Hurricane Sandy Babies: Myths and Realities

Share This Story

David De Lossy/Digital Vision/Thinkstock(NEW YORK) — Having a baby in the midst of a natural disaster takes on mythical proportions in the world of medicine. Some say that the plummeting barometric pressure can trigger labor. Others say mammals instinctively forestall labor in a stressful environment.

“After delivering over 1,000 babies as an obstetrician, I can tell you that most OBs have heard the saying that storms and full moons often mean a busier day or night on labor and delivery,” said Dr. Jennifer Ashton, an obstetrician in Englewood, N.J. “The theory is that a drop in barometric pressure is associated with the rupturing of the membranes of the amniotic sac, causing a pregnant woman to ‘break her water.”

Although hard scientific evidence is nonexistent, Ashton said that one retrospective study published in a midwifery journal reported a “significant increase in deliveries” in the 24 hours after a storm compared with before a storm.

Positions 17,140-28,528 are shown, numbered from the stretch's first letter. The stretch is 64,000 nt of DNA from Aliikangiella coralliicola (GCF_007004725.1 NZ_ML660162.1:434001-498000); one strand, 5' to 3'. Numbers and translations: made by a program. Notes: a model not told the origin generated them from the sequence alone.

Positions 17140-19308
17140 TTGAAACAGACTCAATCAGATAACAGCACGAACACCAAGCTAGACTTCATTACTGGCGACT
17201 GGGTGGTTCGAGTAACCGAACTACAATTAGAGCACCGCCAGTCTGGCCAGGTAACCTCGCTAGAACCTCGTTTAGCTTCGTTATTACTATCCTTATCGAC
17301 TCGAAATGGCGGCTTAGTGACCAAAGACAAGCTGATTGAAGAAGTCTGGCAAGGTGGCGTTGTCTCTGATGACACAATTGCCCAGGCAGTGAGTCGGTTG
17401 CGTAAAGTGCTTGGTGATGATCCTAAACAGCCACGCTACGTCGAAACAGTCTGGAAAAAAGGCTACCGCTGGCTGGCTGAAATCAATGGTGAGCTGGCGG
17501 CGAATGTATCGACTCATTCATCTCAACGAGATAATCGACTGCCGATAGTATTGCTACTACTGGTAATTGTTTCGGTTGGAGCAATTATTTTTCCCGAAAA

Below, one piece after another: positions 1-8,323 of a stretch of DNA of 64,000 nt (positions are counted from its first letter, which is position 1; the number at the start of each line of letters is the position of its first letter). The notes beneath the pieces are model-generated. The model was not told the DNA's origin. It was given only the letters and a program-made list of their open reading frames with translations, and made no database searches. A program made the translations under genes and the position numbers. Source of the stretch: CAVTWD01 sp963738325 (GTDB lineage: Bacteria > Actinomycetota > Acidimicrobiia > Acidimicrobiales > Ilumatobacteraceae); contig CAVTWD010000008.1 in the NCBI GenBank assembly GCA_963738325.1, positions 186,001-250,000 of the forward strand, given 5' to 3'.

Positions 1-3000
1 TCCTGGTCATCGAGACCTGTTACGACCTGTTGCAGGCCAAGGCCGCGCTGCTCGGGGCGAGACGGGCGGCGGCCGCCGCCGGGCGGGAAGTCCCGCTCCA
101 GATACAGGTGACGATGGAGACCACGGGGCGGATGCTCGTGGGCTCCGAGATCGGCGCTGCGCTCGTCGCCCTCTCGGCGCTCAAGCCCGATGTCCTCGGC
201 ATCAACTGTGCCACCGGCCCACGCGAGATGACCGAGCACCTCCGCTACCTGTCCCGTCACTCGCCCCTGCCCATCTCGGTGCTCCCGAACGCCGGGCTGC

“The link between weather and lunar cycles extends beyond childbirth; there are associations between migraines, other headaches and musculoskeletal pain,” said Ashton.

Dr. Jacques Moritz, director of the division of gynecology at St. Luke’s-Roosevelt Hospital in Manhattan, debunks the storm theory as a myth. “Mammals in general have stress hormones that prevent them going into labor,” he said. “Generally, they don’t have babies when there is stress outside.”

But both doctors confirm conventional wisdom that nine months after an event such as Hurricane Sandy, which had been reduced to a post-tropical cyclone when it finally made landfall just south of Atlantic City, N.J., Monday evening, will result in an uptick in pregnancies.

“At the hospital, we were just saying that nine months from now business will be busier than hell,” Moritz said. “That’s probably for sure. Everybody is cooped up inside. …I would not be surprised. It happened after 9/11.”

That, too, has been upended by at least two university studies. The theory arose after New York City’s blackout on Nov. 9, 1965, when The New York Times reported “a sharp increase in births” nine months afterward.

The newspaper quoted Planned Parenthood Federation of America, which explained, “Sexuality is a very powerful force, and people would normally indulge in sex if they didn’t have anything else to do.”

Copyright 2012 ABC News Radio

Respond to this story